5. Observe that in this case, a simple and effective "404 - Not Found" error message shows up.
    6. Congrats. You have just proved wrong the theory that using OpenDNS for ad blocking will "significantly slow down your surfing experience."

    Now, I am not sure why the OpenDNS folks stopped at a few file extensions for this behavior. I noticed that an FLV and MP3 extension brought up the redirect HTML page but GIF and JPG delivered the 404. But I don't see why I can't implement a simple black hole of blocked-website.com in my local DNS server. It would take a few seconds to implement, and those requests get routed to the trash heap. It doesn't take much to keep running my DNS server, which is just doing recursive lookups to openDNS anyway for most things.

    So to answer your question: no. I am not convinced yet. The blocking mechanism looks mediocre, but it doesn't appear that it will be a dramatic change in performance if used for ad blocking. I could run it up the flagpole and see who salutes I guess... meaning I could collate a bunch of ad servers on a bloated media/tv/portal website and configure them into my personal OpenDNS account as always blocks... visit the site, and see what happens when I surf it in a pristine browser.

    0
    Comment actions Permalink
  • Avatar
    rotblitz

    "I will quote: "Think about what happens if they have 5 or 12 ads embedded. :shocked:" I do not get the predicted results."

    You're right,  Some of this may have been cached locally, so DNS lookups may not be needed for every repeating instance, but the more important load of ad content will still take place.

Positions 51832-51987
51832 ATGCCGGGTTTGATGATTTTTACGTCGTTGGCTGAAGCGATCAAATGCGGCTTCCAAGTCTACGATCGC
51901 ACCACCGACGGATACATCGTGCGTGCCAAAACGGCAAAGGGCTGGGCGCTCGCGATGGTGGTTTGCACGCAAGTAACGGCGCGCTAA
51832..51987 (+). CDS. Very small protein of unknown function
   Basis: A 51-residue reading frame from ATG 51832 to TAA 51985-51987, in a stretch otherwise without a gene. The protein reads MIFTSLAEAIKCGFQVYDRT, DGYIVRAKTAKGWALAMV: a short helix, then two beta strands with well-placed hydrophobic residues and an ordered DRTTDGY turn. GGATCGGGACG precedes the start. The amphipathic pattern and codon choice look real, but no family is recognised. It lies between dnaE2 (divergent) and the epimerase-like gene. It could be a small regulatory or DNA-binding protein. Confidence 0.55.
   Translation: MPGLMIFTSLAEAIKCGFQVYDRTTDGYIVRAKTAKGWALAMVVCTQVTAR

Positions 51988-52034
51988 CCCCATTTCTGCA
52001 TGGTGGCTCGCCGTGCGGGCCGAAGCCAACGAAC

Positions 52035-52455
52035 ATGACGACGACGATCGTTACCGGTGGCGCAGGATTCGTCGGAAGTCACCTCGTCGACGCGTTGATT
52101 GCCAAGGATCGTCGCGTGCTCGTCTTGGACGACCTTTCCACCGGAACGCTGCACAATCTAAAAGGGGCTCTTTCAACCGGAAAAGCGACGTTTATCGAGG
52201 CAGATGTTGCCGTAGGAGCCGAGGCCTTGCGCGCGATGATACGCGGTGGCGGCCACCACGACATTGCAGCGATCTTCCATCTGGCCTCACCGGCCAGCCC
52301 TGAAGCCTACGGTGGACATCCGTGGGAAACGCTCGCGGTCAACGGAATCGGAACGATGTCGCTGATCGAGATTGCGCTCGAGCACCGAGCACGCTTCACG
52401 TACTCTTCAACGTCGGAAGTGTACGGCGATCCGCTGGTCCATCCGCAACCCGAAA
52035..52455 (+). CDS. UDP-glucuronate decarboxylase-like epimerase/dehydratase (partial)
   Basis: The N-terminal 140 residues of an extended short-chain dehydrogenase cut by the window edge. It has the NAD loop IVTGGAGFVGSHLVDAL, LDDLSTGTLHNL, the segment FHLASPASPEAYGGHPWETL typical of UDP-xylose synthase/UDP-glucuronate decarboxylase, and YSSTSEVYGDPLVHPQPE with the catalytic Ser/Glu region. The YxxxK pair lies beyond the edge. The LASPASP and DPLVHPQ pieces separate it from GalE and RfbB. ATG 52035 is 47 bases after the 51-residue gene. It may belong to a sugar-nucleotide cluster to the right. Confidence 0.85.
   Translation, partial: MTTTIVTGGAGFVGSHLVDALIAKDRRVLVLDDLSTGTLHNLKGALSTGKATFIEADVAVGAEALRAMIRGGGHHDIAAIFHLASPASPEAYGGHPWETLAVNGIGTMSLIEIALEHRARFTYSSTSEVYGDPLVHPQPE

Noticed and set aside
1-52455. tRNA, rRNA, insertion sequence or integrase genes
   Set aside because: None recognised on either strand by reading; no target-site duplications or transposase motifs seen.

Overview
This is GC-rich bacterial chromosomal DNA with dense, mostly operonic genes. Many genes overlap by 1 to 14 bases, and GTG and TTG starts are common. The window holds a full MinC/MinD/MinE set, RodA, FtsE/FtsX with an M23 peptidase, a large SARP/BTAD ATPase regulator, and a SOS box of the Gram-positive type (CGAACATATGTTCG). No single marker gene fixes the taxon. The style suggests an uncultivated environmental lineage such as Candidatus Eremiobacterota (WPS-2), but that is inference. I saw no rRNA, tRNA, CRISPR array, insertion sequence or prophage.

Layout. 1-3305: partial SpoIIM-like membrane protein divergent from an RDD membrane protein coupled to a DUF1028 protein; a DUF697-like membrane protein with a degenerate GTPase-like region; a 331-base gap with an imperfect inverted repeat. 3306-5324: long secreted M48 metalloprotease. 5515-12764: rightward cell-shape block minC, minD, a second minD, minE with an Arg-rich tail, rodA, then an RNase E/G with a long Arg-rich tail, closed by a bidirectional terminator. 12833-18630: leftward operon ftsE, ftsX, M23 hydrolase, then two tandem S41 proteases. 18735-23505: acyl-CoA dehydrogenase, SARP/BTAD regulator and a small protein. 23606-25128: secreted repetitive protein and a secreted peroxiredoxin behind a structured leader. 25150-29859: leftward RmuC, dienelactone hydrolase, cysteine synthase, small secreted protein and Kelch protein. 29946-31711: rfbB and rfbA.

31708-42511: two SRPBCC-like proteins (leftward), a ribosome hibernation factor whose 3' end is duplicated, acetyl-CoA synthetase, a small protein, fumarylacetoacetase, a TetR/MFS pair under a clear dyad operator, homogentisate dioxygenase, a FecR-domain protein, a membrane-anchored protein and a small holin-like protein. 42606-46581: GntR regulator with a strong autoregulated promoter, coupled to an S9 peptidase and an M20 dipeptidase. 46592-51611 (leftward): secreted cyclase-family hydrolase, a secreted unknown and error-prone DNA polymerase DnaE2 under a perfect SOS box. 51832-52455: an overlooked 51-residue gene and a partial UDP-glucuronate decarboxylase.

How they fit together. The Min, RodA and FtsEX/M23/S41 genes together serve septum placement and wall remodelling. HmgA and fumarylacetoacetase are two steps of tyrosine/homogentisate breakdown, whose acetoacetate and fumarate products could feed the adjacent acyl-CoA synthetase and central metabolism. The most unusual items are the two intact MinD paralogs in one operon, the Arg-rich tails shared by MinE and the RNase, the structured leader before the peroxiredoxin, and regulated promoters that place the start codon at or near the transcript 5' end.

"Let's do this the tried-and-tested way: a real example"

    I took my results from measuring it with DNS query sniffer and Fiddler2.  But you're right, my results are nearly 4 years old.  They significantly changed the blocking mechanism in between to introduce even more lookups and HTTP 301/302 webhop redirects, so there is even more traffic nowadays.  And yes, they differentiate the blocking also by object type in between, in your example assuming that a GIF or JPEG image isn't called alone, but possibly within a page loaded by a domain which may or may not be blocked.

    I may post newer and better examples as I find time to collect and compile the results.

    "I could collate a bunch of ad servers on a bloated media/tv/portal website and configure them into my personal OpenDNS account as always blocks... visit the site, and see what happens when I surf it in a pristine browser."

    A good idea!  But hard to measure this way without certain tools.  A stopwatch may not be sufficient.

    0
    Comment actions Permalink
  • Avatar
    uruiamme

    So Anthony, do the Umbrella offerings permit me to utilize the "Advertising" category to be blocked? And can I pick and choose other sites, submitting my custom list for the groups I specify?